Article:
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Television has taken firm hold of American life ever since the first flickering images replaced the disembodied voices innocently crackling from the radio. Ever present and evolving, television thrives at the crossroads of commerce, art, and entertainment. In Not Remotely Controlled cultural critic Lee Siegel collects his reportage and musings on this most hybrid medium. Whether chronicling the history of the "cop" drama, revealing the inherent irony in Donald Trump's character on "The Apprentice," or shedding light on those unheralded gems that Neilsen ratings swept away prematurely, Siegel gives each episode, series, or documentary the attention and respect usually reserved for high-art and dusty literature. Going far beyond mere pans and praise, Siegel has given long-overdue attention to America's most pervasive art form: television.

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Book Details

ISBN: 9780465078103
ISBN-10: 0465078109
Format: Paperback
(210mm x 140mm x 25mm)
Pages: 368
Imprint: Basic Books
Publisher: The Perseus Books Group
Publish Date: 2-Aug-2007
Country of Publication: United States


US Kirkus Review » Hit-and-mostly-miss collection of 50-plus New Republic essays over-intellectualizing the boob tube's not particularly intellectual output.As the magazine's television reporter from 2003 to 2006, Siegel (Falling Upwards, 2006, etc.) was paid to spend hours parked in front of the TV (watching cop shows, game shows, made-for-TV movies, you name it), then preach about their virtues, or lack thereof. Many of the programs the New Republic asked Siegel to dissect - e.g., Joey, The O.C., Deal or No Deal - do not merit the author's time or energy, as the shows are A) mindless entertainment and B) will be soon forgotten. Another problem with this anthology is that Siegel spends too much brainpower on product that's created strictly as escapism. Writing about the goofy but entertaining food-as-sport show Iron Chef America, he notes that, "In Soviet Russia, revolution, counterrevolution, endurance, and dissent all were hatched in the kitchen." He might be right, but the pronouncement is misplaced and off-putting. Collection highlights include thoughtful articles on Curb Your Enthusiasm, Extras and Deadwood, providing a spotlight on shows that justify sharp analysis. Those interested in the modern television landscape should turn to Bill Carter's Desperate Networks (2006), a fine work of straight-up journalism that offers critical insight into today's television scene - and Carter wasn't even trying. (Kirkus Reviews)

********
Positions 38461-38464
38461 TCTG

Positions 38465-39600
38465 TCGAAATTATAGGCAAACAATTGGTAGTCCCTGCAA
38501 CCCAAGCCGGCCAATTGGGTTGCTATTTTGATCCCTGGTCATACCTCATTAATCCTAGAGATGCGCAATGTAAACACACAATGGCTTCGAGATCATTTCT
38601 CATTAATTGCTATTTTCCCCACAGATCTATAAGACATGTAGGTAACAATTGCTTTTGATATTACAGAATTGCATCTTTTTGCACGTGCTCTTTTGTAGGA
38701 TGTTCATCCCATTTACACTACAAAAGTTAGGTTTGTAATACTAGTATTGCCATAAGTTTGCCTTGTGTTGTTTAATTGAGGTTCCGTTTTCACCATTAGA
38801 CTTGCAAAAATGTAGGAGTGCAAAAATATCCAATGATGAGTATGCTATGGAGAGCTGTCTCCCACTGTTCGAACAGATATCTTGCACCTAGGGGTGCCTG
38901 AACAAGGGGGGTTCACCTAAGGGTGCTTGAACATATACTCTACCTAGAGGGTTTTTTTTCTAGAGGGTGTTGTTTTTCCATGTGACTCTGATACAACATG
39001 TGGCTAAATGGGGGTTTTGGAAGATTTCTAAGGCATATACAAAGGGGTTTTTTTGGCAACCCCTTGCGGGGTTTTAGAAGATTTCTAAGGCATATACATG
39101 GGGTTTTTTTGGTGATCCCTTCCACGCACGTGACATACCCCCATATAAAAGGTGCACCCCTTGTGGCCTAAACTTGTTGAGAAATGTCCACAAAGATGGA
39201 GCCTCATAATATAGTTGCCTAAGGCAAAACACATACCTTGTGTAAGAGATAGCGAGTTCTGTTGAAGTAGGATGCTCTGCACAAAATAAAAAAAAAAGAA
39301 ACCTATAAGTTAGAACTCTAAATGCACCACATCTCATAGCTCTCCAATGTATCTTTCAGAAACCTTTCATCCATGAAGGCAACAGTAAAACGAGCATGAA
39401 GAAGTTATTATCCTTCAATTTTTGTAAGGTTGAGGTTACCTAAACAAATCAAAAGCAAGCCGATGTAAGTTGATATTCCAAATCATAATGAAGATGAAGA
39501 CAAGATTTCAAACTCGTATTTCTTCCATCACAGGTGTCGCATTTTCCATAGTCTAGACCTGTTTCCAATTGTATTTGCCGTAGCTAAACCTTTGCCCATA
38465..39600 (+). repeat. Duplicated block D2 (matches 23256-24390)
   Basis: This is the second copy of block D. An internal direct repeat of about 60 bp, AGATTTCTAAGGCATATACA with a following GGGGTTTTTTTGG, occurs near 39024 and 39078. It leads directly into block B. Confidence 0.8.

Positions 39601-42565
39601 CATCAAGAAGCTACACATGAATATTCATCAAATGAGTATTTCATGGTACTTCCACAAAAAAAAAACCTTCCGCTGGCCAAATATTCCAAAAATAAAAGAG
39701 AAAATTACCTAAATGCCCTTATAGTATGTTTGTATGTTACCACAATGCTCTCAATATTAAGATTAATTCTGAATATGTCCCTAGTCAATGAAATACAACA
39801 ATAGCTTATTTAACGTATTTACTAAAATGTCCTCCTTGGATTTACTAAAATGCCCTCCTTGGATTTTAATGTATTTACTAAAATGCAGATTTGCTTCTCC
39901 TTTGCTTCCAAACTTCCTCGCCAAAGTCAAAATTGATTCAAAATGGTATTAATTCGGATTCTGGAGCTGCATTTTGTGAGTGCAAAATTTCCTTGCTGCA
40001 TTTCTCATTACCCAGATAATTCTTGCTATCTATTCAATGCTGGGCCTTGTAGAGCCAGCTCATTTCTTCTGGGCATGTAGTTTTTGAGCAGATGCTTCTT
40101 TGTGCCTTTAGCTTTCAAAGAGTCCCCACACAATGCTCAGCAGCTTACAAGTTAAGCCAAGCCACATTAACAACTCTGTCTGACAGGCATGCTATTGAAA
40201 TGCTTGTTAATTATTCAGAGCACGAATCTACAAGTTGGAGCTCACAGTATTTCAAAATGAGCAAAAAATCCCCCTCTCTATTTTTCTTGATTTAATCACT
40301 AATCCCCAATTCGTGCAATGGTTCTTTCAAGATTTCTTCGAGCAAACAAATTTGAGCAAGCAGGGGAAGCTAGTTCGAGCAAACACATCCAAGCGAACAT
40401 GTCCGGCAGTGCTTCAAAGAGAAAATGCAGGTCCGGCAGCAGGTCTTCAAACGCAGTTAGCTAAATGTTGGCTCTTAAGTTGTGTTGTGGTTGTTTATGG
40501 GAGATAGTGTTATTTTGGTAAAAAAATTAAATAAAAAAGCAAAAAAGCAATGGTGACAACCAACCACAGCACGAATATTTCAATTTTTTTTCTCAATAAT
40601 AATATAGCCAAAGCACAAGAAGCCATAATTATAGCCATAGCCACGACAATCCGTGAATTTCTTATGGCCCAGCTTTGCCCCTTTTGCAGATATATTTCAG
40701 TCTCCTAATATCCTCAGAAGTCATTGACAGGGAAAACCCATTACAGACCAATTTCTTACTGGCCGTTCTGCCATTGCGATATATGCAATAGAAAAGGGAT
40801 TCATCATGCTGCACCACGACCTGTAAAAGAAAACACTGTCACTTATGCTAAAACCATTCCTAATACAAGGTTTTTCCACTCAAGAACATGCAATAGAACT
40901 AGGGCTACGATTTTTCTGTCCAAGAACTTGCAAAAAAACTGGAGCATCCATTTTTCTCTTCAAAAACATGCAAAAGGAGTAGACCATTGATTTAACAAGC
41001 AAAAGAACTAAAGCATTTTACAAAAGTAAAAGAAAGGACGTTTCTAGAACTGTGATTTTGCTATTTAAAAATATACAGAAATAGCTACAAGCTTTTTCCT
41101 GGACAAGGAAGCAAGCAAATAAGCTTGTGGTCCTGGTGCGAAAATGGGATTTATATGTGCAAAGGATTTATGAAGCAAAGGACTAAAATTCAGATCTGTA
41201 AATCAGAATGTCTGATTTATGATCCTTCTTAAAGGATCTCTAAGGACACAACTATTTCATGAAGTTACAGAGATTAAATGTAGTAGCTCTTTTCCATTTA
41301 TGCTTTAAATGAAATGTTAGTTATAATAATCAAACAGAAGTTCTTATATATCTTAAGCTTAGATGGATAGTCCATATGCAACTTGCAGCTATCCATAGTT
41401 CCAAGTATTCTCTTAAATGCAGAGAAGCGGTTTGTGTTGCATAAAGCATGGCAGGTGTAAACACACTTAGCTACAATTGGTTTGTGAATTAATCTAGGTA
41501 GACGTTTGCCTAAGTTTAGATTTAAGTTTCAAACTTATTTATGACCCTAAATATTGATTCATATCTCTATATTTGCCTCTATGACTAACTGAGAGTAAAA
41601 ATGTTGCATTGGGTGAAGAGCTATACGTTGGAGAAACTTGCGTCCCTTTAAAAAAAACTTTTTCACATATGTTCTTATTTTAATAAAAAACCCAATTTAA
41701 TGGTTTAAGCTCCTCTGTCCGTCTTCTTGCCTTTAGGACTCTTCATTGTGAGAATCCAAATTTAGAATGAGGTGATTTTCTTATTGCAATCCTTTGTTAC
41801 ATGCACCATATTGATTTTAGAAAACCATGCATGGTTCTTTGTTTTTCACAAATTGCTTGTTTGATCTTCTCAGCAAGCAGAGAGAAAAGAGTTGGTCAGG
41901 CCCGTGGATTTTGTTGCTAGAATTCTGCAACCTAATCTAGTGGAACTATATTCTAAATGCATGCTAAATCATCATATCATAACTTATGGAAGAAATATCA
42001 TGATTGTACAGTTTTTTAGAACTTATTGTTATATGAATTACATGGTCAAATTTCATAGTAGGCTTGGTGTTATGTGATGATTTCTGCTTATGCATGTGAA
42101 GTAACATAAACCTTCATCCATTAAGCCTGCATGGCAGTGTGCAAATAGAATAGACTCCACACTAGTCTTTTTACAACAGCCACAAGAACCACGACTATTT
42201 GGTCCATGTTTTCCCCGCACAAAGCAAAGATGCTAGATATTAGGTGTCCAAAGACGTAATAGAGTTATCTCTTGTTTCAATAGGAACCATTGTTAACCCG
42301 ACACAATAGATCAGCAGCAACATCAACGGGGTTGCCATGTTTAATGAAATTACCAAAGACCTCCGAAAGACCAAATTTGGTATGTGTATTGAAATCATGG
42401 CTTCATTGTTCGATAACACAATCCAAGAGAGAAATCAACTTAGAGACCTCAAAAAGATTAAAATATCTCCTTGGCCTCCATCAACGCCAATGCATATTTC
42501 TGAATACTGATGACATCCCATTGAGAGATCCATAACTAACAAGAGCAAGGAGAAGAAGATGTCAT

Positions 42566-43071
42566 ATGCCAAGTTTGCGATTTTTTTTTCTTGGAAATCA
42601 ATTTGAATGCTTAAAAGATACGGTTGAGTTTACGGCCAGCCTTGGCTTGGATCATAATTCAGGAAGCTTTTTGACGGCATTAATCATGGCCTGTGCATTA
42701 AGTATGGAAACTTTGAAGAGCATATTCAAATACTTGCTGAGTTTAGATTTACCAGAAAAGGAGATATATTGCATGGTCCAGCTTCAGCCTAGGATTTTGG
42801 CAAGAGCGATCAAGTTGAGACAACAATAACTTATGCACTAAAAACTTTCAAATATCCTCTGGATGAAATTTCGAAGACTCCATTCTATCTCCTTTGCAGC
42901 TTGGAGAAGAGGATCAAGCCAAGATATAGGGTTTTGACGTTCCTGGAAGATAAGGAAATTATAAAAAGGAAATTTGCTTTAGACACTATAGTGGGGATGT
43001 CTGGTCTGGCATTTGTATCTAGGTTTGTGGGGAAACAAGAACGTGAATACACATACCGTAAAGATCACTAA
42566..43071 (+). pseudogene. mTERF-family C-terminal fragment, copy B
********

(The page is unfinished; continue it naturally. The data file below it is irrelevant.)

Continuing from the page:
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Author Biography - Lee Siegel

Lee Siegel is a renowned critic and essayist whose writing appears in Harper's, The New Republic, Time, The Atlantic Monthly, The New Yorker, among other publications. He received the 2002 National Magazine Award for Reviews and Criticism. He is the author of Falling Upwards. Siegel is a senior editor at The New Republic. He lives with his wife and child in New York City.

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